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Three-times Golden WAMi nominee, two-times Media Award Individual winner, PDMA Outstanding Contribution nominee, an Editor of Drum Media Perth for six years, previous Murdoch University Broadcast Journalism lecturer, unit coordinator and tutor, qualified high school teacher, WAMi-nominated DJ, freelance writer, Cut & Paste presenter, radio announcer since 2000 and currently the Marketing & Communications Officer at WAM, Aarom Wilson is generally just way too obsessed with two things: communicating and music (preferably both, with a beer in hand).

How did you become involved?

I’d been on Murdoch Radio then Radio Fremantle for a few years, plus a few spots on triple j, but I’d really been passionate about RTRFM during those years. Awkward. One day I had a random conversation with Rok Riley – basically I think it involved me having too many beers and Rok being way too nice to not have a chat with the right people. Somehow from that hangover I ended up on Morning Magazine from 2003 for a couple of years til I took up Drivetime, then had a bit of a sabbatical and have been back in action since early 2012.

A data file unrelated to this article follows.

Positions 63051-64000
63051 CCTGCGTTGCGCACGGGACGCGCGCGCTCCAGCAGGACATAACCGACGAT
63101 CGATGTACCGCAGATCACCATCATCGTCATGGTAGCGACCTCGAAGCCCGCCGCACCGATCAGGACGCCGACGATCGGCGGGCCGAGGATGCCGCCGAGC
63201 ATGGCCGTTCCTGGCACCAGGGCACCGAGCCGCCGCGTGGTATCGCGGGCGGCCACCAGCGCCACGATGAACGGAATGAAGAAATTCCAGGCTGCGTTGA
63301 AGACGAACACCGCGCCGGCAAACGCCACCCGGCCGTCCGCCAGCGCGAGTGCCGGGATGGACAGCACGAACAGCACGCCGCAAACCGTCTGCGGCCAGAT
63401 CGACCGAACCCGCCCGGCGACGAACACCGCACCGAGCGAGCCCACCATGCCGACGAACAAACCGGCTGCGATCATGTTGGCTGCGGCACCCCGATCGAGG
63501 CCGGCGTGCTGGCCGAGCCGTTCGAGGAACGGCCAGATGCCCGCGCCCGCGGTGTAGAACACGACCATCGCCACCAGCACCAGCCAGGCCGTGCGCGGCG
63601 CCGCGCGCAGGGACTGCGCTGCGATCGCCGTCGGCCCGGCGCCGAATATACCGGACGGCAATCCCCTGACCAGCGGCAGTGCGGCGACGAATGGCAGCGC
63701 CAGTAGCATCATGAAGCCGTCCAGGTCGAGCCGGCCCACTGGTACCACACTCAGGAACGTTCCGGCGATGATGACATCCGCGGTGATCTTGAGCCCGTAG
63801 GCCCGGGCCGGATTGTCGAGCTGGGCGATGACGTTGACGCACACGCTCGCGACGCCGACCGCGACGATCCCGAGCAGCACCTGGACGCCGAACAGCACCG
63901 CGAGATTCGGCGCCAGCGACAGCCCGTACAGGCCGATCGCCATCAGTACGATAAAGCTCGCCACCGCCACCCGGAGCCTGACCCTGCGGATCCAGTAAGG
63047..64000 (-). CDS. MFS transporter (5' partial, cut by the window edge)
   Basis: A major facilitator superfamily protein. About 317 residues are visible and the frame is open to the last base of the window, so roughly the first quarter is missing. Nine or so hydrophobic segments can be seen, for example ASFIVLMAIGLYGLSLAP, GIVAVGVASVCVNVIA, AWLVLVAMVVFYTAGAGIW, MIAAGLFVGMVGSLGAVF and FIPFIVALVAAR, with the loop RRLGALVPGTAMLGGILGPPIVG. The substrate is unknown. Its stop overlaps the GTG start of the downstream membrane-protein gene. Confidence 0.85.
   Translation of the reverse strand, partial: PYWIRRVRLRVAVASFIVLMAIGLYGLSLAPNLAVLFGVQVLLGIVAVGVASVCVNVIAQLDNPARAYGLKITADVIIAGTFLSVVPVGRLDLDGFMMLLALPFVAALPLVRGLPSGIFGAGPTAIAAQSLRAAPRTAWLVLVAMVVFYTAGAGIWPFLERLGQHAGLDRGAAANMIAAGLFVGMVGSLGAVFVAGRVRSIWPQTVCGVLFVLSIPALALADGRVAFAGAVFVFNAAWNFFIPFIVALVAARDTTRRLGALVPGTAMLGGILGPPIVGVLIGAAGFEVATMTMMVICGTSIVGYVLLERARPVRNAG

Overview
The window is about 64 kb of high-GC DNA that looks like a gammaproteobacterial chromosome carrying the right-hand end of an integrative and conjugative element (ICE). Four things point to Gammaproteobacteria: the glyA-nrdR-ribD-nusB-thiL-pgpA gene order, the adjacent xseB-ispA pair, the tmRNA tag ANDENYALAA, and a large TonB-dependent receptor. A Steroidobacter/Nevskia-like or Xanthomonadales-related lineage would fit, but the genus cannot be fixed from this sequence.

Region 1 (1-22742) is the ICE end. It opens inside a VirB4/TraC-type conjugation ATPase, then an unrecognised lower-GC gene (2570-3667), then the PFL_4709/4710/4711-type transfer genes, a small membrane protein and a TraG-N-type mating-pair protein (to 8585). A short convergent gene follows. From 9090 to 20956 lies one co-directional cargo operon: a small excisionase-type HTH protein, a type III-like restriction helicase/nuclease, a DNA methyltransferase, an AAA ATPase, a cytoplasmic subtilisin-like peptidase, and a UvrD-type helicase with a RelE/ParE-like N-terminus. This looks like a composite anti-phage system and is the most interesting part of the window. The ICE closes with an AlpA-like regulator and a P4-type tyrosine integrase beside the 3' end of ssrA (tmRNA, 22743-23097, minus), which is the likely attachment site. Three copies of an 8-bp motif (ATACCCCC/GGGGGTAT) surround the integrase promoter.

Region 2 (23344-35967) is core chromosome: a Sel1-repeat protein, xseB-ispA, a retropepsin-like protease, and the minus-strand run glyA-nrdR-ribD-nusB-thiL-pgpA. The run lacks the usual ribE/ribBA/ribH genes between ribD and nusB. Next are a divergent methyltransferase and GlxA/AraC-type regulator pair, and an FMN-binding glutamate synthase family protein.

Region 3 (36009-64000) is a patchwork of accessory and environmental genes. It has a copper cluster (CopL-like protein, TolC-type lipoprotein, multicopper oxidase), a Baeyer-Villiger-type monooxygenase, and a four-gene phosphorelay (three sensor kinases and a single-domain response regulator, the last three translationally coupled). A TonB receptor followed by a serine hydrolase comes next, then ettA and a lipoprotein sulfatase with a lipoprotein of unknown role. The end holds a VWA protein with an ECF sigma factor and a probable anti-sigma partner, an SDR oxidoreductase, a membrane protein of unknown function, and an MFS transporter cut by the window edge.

If stuck on Mars, what five albums could you not go without?

Firstly I’d take a bigger spaceship to pack more music in…or an iPod… But, if I have to restrict myself from lame attempts at smartass answers, let’s go with a cheater’s response… Home-made ‘best of’ compilations of Radiohead, David Bowie, Portishead, Dirty Three and Lou Reed.

What is the best thing about being involved with the station?

Being able to share great music and information to like-mind people – can’t get a better buzz than sharing the love!

What is the strangest thing that has happened to you in the RTRFM studio?

Harvey Rae and I once presented our Drivetime program without a single off-air argument about music.

If you could present a show that is not your own, which show would it be? Why?

Underground Solution because a) It’s just before Trainwreck so it would mean I’d get to TW early for a change b) They average having about 5 people in the studio so you’d never feel unpopular and c) Their show rules.

What do you do in real life?

Try to balance living as unrealistically as possible with reality.

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